de Gids W.F., Jacobs P.
Languages: English | Pages: 46 pp
Bibliographic info:
AIVC Contributed Report 13, 2010, 46pp

This study is about the effectiveness of the indicated ventilation measures in the day-to-day operations of three types of hospitality businesses:

  • a pub not serving meals (drinking pub)
  • a pub serving full meals (dining pub)
  • a discotheque

For effectiveness of ETS reduction, the decision was made to use localised displacement ventilation. Each of the three hospitality businesses has successfully installed and put into use a displacement ventilation system. The systems have been designed so that they meet the aesthetical, fire safety, robustness and comfort requirements for each specific hospitality businesses.

The discotheque has a horizontal displacement system mounted in the sidewall that provides protection on the dance floor. No physical separation has been provided and smoking is permitted everywhere. In addition to fine dust (PM2.5), measurements were conducted for volatile organic components (TVOC) and aldehydes. The other two hospitality businesses each have a localised displacement ventilation system installed below the ceiling. Air is blown from the ceiling of the eating pub and the drinking pub over a limited surface area of 14 and 21 m², respectively. Compartmentalisation is achieved by this directed airflow without any physical separation. A tracer gas was used instead of TVOC and aldehyde to determine the reduction of gaseous components.

Reduction is achieved in two manners. Firstly, a reduction of 80 to 90% in relation to a reference point in the rest of the space is achieved locally in the area around the displacement ventilation system. Secondly, the displacement ventilation system provides additional ventilation in relation to the existing situation so that concentrations at the reference point drop proportionally.The results in the table (see full pdf) show the exposure reduction rates of gaseous and solid components in a situation where ETS is the main source of these components. This situation existed in the discotheque, for example, where a relatively high number of people were smoking. Lower reduction rates were measured for fine dust (PM2.5) in the dining and drinking pubs. This is due to the fact that localised displacement reduced the concentrations of fine dust to such an extent that other sources of fine dust, such as clothing, and the supply of fine dust via the ventilation system become more relevant than tobacco smoke.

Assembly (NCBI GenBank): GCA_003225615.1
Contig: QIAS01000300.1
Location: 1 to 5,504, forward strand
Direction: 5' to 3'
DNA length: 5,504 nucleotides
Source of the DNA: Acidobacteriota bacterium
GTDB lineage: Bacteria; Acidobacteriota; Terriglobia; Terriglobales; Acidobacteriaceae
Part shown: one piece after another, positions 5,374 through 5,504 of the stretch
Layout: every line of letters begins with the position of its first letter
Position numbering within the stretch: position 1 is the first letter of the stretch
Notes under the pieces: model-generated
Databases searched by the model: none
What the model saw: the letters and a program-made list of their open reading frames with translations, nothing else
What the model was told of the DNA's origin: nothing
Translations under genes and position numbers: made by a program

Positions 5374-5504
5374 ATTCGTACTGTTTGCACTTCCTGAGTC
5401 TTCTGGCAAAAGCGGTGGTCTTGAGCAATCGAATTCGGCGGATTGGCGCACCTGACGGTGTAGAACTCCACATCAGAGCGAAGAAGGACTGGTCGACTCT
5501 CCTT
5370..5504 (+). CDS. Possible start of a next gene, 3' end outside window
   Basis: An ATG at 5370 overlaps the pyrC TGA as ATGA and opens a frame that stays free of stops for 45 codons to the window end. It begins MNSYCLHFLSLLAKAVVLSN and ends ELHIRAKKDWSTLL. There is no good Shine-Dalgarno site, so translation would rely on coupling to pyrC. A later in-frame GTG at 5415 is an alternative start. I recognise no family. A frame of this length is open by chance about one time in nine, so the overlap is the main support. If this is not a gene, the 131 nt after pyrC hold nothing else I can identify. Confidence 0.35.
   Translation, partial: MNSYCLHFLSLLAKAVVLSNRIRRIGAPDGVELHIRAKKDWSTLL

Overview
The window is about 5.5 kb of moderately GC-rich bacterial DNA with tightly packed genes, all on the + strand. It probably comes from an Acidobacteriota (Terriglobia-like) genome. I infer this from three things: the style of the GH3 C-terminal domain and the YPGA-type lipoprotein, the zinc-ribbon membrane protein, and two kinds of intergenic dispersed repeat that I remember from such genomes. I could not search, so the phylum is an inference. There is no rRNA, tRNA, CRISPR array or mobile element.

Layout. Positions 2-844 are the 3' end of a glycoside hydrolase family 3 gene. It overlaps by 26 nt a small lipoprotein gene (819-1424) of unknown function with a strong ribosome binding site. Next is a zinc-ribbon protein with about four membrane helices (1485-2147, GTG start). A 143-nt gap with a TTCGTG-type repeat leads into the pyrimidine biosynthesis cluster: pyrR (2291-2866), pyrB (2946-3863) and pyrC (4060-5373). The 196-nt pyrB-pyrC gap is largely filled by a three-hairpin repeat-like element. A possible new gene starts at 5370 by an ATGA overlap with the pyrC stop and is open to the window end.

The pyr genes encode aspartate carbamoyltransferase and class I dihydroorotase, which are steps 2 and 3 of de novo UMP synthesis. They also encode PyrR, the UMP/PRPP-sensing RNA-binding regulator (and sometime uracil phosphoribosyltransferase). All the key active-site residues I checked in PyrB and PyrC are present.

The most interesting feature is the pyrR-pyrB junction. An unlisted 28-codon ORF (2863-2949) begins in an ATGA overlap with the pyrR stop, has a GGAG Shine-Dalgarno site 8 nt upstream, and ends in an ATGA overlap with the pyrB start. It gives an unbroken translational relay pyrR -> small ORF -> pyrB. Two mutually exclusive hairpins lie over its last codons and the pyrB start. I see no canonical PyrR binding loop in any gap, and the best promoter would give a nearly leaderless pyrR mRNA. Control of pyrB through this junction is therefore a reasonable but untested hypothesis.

The reduction rates in Table 1 are in agreement with the predictions described in Attachment 2 to the RIVM/TNO report [1], which predicts a reduction rate of 92% based on a review of literature and a ventilation model. It is emphasized that these reduction rates apply to the situation without any physical separation between smokers and non-smokers. Reduction rates of higher than 99% are possible with a physical separation, e.g. in the form of a glass wall in a restaurant.

This report shows possible solutions to reduce exposure to ETS in the hospitality industry. If the Occupational Health and Safety Act had been strictly complied with, creating a smoke-free zone around the servers would have been sufficient. However, from the perspective of general public health in the Netherlands, it makes more sense to seek to reduce exposure for servers and visitors. This is particularly true because visitors widely outnumber servers. This viewpoint has resulted in the following plans:

  • In the drinking pub visitors and servers are protected;
  • In the discotheque primarily the visitors on the dance floor are protected; and
  • In the dining pub primarily the visitors under the downflow are protected.

In all three cases, the increased level of ventilation also has a positive effect on the exposure of servers.